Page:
On the edge of our province a hundred kilometres from the mainland is Haida Gwaii, the former Queen Charlotte Islands, the ancestral home of the Haida, the West Coast First Nations. In the remote south of Haida Gwaii is a national park reserve, one of the most spectacular, untamed wilderness areas in the world. Gwaii Haanas—place of wonder. An isolated archipelago of 138 islands featuring some of the largest trees on earth, 1,600 kilometres of coastal shoreline, 42 freshwater lakes, thundering surf, fog-hung mornings, rain-deluged days and sometimes, mirror-flat seas. With no roads and limited facilities, the only access is by chartered aircraft or boat, as was our experience three years ago. In deepest summer with drink and book, a particular memory of that trip surfaces, still.
Anna Inlet was the first place the Oceanlight II moored for the night. The eight of us guests were noisy with getting-to-know-you high-point stories of our travels, careers and family. But a hush arose when Tom captained us through the narrow waist of the entrance to Anna Inlet.
Speechless, we could hear the gentle rippling of water as the hull slowly cut into the inlet. Cocooned in isolated beauty, we felt like the first and only people to have set our eyes on this distillation of wilderness.
The Haida have lived here for 14,000 years.
It was their people who assisted George Mercer Dawson (1849-1901), who “may have contributed more than any other person to early knowledge of the geology, biology and ethnology of Canada’s Northwest.” In the two decades following Confederation, George led some of the most epic explorations in the country’s history into the blank spaces on maps of Canada’s Northwest. Working on behalf of the Geological Survey of Canada (GSC), he established the foundations of geological knowledge and natural history in these regions. Dawson City and Dawson Creek are named for him.
Imagine trying to chart 1,600 kilometres of Gwaii Haanas coastline! In 1878!
What made it more difficult for George was at the age of eleven he contacted spinal tuberculosis that deformed his back and stunted his growth—he only grew to 4’6”. His father, a noted geologist and principal of McGill University, provided a lot of George’s education during his slow recovery.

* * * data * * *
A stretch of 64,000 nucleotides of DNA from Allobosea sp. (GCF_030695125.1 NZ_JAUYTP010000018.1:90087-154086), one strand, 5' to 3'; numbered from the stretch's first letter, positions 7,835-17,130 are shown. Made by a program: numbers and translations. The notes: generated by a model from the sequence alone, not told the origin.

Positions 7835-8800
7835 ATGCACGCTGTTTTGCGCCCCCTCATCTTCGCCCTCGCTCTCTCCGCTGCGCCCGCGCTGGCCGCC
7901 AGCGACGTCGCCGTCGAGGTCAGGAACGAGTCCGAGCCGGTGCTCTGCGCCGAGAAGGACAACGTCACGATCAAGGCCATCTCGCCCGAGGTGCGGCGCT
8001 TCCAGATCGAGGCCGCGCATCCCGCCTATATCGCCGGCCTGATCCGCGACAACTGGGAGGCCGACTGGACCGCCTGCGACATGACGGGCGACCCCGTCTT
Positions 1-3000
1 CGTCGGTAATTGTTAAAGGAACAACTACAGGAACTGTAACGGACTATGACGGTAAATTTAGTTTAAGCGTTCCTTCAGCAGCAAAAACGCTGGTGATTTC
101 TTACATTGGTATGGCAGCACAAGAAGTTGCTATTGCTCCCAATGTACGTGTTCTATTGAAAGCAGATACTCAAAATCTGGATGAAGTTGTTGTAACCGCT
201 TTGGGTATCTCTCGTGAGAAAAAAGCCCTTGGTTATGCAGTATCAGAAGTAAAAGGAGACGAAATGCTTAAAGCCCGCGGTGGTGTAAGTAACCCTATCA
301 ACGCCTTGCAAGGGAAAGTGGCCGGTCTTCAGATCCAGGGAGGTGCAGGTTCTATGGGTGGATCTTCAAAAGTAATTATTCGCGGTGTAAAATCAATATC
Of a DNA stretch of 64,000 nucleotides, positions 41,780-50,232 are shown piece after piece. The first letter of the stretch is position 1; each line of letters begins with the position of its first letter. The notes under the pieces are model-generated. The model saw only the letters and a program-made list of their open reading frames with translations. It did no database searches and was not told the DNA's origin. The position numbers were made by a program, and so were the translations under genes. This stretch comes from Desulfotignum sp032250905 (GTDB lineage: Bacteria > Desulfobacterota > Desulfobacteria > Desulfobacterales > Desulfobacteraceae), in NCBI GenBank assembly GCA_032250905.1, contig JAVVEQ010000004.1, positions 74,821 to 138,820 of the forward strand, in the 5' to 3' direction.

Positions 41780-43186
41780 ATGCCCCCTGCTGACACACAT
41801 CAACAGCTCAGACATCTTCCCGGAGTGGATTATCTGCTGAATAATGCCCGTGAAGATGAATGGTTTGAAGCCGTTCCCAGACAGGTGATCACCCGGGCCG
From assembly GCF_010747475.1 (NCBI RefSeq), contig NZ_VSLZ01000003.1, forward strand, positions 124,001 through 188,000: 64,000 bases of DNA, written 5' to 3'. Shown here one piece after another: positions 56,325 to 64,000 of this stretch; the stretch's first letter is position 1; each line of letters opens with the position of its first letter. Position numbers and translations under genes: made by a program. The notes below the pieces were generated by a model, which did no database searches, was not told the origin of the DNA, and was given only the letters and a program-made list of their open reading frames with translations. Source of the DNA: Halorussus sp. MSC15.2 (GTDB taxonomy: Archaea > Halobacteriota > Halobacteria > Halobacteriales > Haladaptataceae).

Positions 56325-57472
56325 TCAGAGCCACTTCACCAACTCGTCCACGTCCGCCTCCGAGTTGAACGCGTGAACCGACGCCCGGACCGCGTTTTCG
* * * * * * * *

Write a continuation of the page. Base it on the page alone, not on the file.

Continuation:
An exceptional man, George not only rose to become director of the GSC, he accomplished much as an anthropologist, natural scientist, meteorologist, poet, photographer and ethnologist. He discouraged the government from segregating First nations people on reserves, encouraging instead a policy of education and assimilation. His comprehensive geological report on Haida Gwaii included a Haida vocabulary and a warning to politicians that the Haida culture possessed fully developed concepts of property ownership that needed to be considered during land negotiations for the railroad. He is considered one of Canada’s foremost contributors to ethnology and the father of Canadian anthropology.
Guided by the Haida, George found and reported on masses of copper pyrite. Captain Tom told us that from 1907-1912 there was a mine, Copper Belle Workings, in the San Christoval Mountains here. From 1908-1941 there was also a salmon cannery nearby at Lockeport, where at its peak, Haida and Japanese workers processed more than 70,000 salmon annually. Large-scale logging operations employing 200 men began near Lockeport in 1918. Until the mid-1980s, some Haida wintered here for a few months to fish for herring.
“When can I go fishing?” Jean-Paul had been asking Tom during the day. In no time once we’d anchored, Jean-Paul had jigged a rockfish and a snapper.
Lazy days of summers past floating by, I wondered again, as I had at Anna Inlet: who was Anna for which this place of wonder is named?
I may have discovered the answer.
For George Dawson, an intensely private man, immediate family was the locus of his life. He was especially fond of his sister, Anna Dawson Harrington, with whom he shared many interests, had a deep respect and a close friendship, even when he was away on expeditions and Anna was married with nine children. A writer and artist—and had she lived a few generations later, she could have been a scientist herself—Anna wrote an unpublished memoir of her father and illustrated many of his geological books and articles. Her letters can be found in the McGill Archives, her drawings at McCord Museum.
Summer, from the Old English sumor… meaning both one and together. To you Anna Dawson Harrington, to your brother George, to Anna Inlet and to summer interludes that unveil the stories of summers past.
Birker, Ingrid. George Mercer Dawson—What’s in a Name? Dictionary of Canadian Biography.Montreal: McGill Blogs, March 30, 2011.
Jekins Phil. “The fascinating life of George Mercer Dawson.” Ottawa Citizen. September 6, 2016.
Lerner, Lorna. “Anna Dawson Harrington’s Landscape Drawings and Letters: Interweaving the Visual and Textual Spaces of an Autobiography.” Ottawa: Concordia University.
Martin, Jason William Grek. “MAKING SETTLER SPACE. George Dawson, the Geological Survey of Canada and the Colonization of the Canadian West in the Late 19th Century.” Kingston: Queen’s University, 2009.
Tides to Tins: “Lockeport Cannery.” GulfofGeorgiaCannery.org.